Kerry Washington (Olivia) and Tony Goldwyn (Fitz) from the ABC drama, Scandal. Photoshoot from the April 2013 TV Guide cover. It's an understatement to say their fans are devoted. (Photo Source: In Flex We Trust)

Kerry Washington and Tony Goldwyn from the ABC drama, Scandal posing as Olivia and Fitz for the April 2013 TV Guide cover. It’s an understatement to say their fans are devoted. (Photo Source: In Flex We Trust)

Taking the love of their favorite couple to the extreme, certain Gladiators have actually given another actor on Scandal, Scott Foley, a difficult time on Twitter because his character (Jake) became a potential romantic interest for Olivia Pope toward the latter half of the previous season.

In a way, I believe there needs to be not only an awareness of shipping, but an understanding of the limitations on how far shipping can go. Debating whether Olivia has better chemistry with Fitz than with Jake or deciding that Olivia beginning a relationship with Jake would be the more healthy opinion is one thing. To attack personally because of these certain desires can take the fun out of shipping. Some take it to the extremes. But everyone has their own shipping story to tell, and I, along with the writers, producers, actors, reporters and fans alike should encourage that vocal enthusiasm, to a point.

Written with StackEdit.

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Join the conversation! 3 Comments

  1. Shipping is interesting stuff. It is one of those activities that really draws people in, or cements them as a fan, because its the point where you are so invested in the fan object that you want to create in it or with it or for it. It is curious that the creator feels she needs to take back control, because obviously the fans don’t have any say in canon, and to react territorially is I think a bad idea.

    Reply
  2. I have been shipping since I was a pre-teen but never knew it had a name. I do this with both television shows and book series, it is definitely an aspect of a text that creates a lasting emotional tie for me. In my How I Met Your Mother research I have come across quite a bit of Barney/Robin fanfic and just plain adoration for the couple despite Barney’s checkered past. Maybe a potential future blog post?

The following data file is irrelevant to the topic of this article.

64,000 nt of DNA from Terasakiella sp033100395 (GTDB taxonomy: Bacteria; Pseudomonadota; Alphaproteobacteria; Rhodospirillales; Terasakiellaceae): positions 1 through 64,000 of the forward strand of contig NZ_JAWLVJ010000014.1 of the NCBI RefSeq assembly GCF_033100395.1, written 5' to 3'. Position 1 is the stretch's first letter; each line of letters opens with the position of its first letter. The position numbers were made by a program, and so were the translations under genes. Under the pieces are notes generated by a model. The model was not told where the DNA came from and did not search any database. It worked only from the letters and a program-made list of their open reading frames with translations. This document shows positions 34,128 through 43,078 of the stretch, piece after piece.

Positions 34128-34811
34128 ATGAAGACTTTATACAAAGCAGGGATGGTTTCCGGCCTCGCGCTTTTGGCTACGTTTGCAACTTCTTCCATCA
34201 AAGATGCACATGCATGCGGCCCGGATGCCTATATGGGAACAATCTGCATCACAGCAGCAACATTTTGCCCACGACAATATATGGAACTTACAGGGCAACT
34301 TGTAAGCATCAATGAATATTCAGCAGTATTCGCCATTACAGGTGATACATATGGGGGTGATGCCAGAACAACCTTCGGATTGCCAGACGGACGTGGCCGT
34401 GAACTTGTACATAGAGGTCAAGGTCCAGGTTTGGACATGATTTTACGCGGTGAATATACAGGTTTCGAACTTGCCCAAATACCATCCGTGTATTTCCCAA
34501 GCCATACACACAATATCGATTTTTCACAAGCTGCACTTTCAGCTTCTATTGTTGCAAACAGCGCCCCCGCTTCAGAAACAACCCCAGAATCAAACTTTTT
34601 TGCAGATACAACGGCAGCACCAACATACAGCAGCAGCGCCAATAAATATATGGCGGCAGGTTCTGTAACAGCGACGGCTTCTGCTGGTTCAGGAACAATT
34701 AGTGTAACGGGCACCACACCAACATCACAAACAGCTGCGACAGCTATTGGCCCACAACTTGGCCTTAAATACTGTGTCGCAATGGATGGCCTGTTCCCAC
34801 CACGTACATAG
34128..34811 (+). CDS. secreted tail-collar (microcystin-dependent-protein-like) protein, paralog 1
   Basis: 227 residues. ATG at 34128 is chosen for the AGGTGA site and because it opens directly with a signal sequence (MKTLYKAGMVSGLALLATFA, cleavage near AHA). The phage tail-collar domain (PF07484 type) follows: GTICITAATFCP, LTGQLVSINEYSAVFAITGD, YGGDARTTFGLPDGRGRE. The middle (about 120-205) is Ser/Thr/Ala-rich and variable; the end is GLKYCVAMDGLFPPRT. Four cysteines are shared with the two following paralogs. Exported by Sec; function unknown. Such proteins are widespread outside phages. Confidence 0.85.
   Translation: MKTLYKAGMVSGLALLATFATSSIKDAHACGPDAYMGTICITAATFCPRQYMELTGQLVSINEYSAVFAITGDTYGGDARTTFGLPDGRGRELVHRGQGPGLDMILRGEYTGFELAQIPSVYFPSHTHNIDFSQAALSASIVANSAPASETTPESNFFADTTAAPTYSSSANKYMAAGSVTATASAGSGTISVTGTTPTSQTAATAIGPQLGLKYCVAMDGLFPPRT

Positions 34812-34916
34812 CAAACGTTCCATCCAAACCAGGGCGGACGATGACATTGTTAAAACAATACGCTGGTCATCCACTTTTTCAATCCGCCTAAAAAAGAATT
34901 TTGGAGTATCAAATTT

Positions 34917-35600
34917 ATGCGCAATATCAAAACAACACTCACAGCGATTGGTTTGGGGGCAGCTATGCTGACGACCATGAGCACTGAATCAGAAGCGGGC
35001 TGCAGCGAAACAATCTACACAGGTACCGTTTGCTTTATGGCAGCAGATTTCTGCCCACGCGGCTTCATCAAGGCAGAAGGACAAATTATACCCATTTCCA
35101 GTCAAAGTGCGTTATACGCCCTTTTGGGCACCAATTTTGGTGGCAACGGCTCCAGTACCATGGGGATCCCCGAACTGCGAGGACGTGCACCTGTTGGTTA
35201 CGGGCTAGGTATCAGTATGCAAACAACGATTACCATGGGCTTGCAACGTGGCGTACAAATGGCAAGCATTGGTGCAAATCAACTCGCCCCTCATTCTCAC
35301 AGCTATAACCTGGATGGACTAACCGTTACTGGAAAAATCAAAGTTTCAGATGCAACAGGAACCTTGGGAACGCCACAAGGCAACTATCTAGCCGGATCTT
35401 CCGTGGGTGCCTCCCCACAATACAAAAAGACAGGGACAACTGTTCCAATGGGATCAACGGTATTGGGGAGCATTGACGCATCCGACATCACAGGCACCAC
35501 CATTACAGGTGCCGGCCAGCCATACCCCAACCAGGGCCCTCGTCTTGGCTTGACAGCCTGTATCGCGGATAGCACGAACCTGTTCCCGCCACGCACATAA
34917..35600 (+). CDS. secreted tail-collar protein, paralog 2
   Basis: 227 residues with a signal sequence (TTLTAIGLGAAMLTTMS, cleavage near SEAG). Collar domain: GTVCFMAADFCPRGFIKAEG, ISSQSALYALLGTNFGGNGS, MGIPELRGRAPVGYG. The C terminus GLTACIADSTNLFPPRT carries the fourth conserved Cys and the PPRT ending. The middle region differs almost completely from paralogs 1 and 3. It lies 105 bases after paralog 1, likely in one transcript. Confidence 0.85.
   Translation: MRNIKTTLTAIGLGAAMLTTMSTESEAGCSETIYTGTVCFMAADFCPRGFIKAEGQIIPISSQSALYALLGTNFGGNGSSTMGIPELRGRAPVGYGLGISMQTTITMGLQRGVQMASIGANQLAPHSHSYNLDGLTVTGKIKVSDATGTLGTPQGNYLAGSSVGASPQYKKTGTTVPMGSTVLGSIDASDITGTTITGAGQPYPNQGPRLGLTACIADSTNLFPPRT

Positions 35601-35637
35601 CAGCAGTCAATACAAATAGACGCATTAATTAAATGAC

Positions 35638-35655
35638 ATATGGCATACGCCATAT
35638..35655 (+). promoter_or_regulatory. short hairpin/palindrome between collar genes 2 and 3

But I definitely agree that there needs to be a line drawn somewhere when it comes to real life harassment.

    Reply
  3. You guys raise some really good points. I’ve been trying to figure out at what point in fandom does shipping begin, and of course at what point does it cross the line (which is pretty obvious).. but you can do a few searches on Twitter for ‘popular couples’ and there are a ton of tweets where people pronounce their ‘shipping status’, but is it really as simple as saying ‘I SHIP BOOTH AND BONES!’ or something to that extent. If there’s one thing I really love, it’s how coupledom really takes off on its own, long after the show ends its run on television, complete with fan fic and vids, just another extension of what this culture can produce.

    Reply

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About Christina Maxwell

I’m a young professional journalist with a dual B.A. degree in Radio-TV-Film and Journalism and I am currently working on my M.A. in Writing, specializing in Journalism and New Media Studies (both at Rowan University). Although my advanced degree allows me to have options in the future, for now, my main goal is finding a job in journalism. I am a journalist at heart. First hand knowledge, original reporting and precisive answers are what I strive for when I'm working. For the past two years, I have done freelance reporting with the Gloucester Township Patch, but my goal is to have a sustainable, consistent job in journalism.

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fandom, participatory culture, social media